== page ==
Singapore Technologies TelemediaTemasek Holdings is the investment arm of the Singapore government, with direct ties to the Chinese government and military. Despite these contacts, its subsidiaries have American defense contracts .One Temasek holding, Singapore Technologies Telemedia, owns a U.S. fiber optic telecommunications network used by the government, considered by the Department of Homeland Security to be extremely sensitive.
In January 2002, Singapore Technologies Telemedia struck a deal with Hong Kong-based Hutchison Whampoa to buy U.S. domestic telecommunications giant Global Crossing and bring it out of bankruptcy. (Global Crossing and Hutchison Whampoa had partnered in 1999 to pursue Internet and telecommunications opportunities in Hong Kong.) The deal drew federal scrutiny because Hutchison Whampoa’s CEO, Li Ka-shing, had been a business partner of the Chinese government and military, whose spies had been stealing U.S. nuclear secrets for decades.
The FBI and Pentagon initially objected to the deal. In January 2003, Global Crossing sent a formal notice to the Committee on Foreign Investment in the United States, a cross-agency federal panel charged with screening foreign companies trying to take over domestic firms with either authority over or impact on U.S. homeland security. Over the next few months, CFIUS had trouble reaching a consensus about the takeover.
In the meantime, Global Crossing had pulled in the big guns to advocate for the deal. Former Defense Secretary William Cohen had been with Global Crossing when the deal was announced, although he left in April 2002. While the government reviewed the potential sale of Global Crossing, two of its representatives—Pete Aldridge, a former Air Force Undersecretary for Acquisition, Technology and Logistics, who later made a fortune with major defense contractors like Lockheed Martin, and Richard Perle, a former Assistant Defense Secretary under President Reagan and major advocate of the 2003 invasion of Iraq—had access to classified defense information through their positions on Pentagon advisory boards. Aldridge stepped down from his Pentagon board, but Perle stayed on despite receiving a $125,000 lobbying retainer from Global Crossing to push the U.S. government to approve the sale. (He was promised $600,000 if the sale went through, but when his conflict came to light, he turned down all compensation and quit the Pentagon board.)
On April 30, 2003, a month after Perle’s conflict of interest made the papers, CFIUS officially launched an investigation of the deal. Hutchison Whampoa backed out the next day, and Singapore Technologies bought a 61.5% stake in Global Crossing.
Singapore and Global Crossing continued to have ties after the deal was scuttled. In April, 2006, PSA International, a Singapore port operator wholly owned by Temasek, bought a 20 percent stake in Hutchison Whampoa. A senior consultant from Singapore Technologies still sits on the board of Hutchison Whampoa.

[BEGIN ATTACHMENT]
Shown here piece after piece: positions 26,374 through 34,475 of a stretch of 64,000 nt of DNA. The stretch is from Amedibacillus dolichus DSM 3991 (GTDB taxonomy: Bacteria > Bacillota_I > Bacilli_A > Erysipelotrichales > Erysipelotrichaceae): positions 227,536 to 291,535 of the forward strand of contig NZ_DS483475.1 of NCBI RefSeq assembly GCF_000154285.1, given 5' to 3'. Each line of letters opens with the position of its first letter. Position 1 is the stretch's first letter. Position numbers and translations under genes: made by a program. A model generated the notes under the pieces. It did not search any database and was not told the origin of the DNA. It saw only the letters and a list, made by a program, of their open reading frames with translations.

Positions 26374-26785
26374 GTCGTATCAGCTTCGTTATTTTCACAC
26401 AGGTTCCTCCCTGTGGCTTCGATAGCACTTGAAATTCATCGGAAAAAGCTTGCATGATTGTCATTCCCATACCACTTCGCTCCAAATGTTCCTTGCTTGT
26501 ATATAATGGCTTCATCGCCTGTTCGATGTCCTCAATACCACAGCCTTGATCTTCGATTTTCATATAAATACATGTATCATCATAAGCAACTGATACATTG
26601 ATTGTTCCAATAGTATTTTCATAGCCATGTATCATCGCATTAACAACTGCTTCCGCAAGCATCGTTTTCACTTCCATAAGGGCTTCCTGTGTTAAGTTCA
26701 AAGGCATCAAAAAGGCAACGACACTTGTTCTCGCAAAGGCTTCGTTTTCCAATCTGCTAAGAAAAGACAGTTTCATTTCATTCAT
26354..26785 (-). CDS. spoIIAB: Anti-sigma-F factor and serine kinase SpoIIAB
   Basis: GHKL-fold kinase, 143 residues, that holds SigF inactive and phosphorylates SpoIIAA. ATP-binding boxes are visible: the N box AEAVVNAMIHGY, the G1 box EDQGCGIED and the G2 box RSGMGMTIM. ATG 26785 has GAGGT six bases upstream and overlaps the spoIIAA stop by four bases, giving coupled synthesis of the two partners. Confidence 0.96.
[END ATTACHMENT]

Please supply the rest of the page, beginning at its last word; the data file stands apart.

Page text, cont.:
Other Temasek subsidiaries are still hiring top U.S. defense and administration officials, picking up Pentagon contracts, and passing CFIUS review. In 2001, Retired U.S. Army General John G. Coburn became CEO and chairman at VT Systems, a Singapore Technologies Engineering—and therefore Temasek—holding. Coburn also sits on the board of iDirect, a 2005 Singapore Technologies acquisition. VT Systems, iDirect, and their subsidiaries hold close to $200 million in U.S. defense contracts.
Even though the Committee on Foreign Investment in the United States has had jurisdiction in approving recent deals concerning VT Systems, CEO Coburn insists it is an American company. "It's incorporated in Delaware," he said. "The profits from the company will be put back into the company, and it employs Americans.”
- Arcapita summary
- Global Crossing summary
- Hutchison Whampoa summary
- Cohen Group summary
- Aldridge summary
- Coburn summary
- Cohen summary
- Ka-Shing summary
- http://web.archive.org/web/20030512010447/http%3A//singapore.usembassy.gov/ep/2001/G LC2000.html
- http://www.cfoasia.com/archives/200610-01.htm (Dubai World runs holdings of emirate of Dubai; DW oversees Dubai Ports World and Istithmar.)
- 1/28/2002: Global Crossing announces Hutchison deal, files for bankruptcy, still 50/50 with Hutchison on HGC (http://bankrupt.com/global.txt)
- 4/8/2002: GC announces Cohen’s resignation
- 4/30/2002: Hutchison buys out GC’s half of HGC (http://archives.cnn.com/2002/BUSINESS/asia/04/30/hk.hutch.biz/index.html)
- 1/24/2003: GC sends formal notice to CFIUS
- 2/7/2003: GC sends plan to CFIUS (http://www.law.com/jsp/article.jsp?id=1045187910909)
- 2/11/2003: CFIUS meeting, couldn’t reach consensus
- 2/24/2003: CFIUS must complete review
- 2/28/2003: Bush quietly adds Ridge and DHS to CFIUS
- 4/28/2003: If no decision, then formal CFIUS investigation required, and Bush must make decision personally
- 4/29/2003: still nothing
- 4/30/03: CFIUS announces it will officially investigate the deal
- 5/1/03: Hutchison pulls out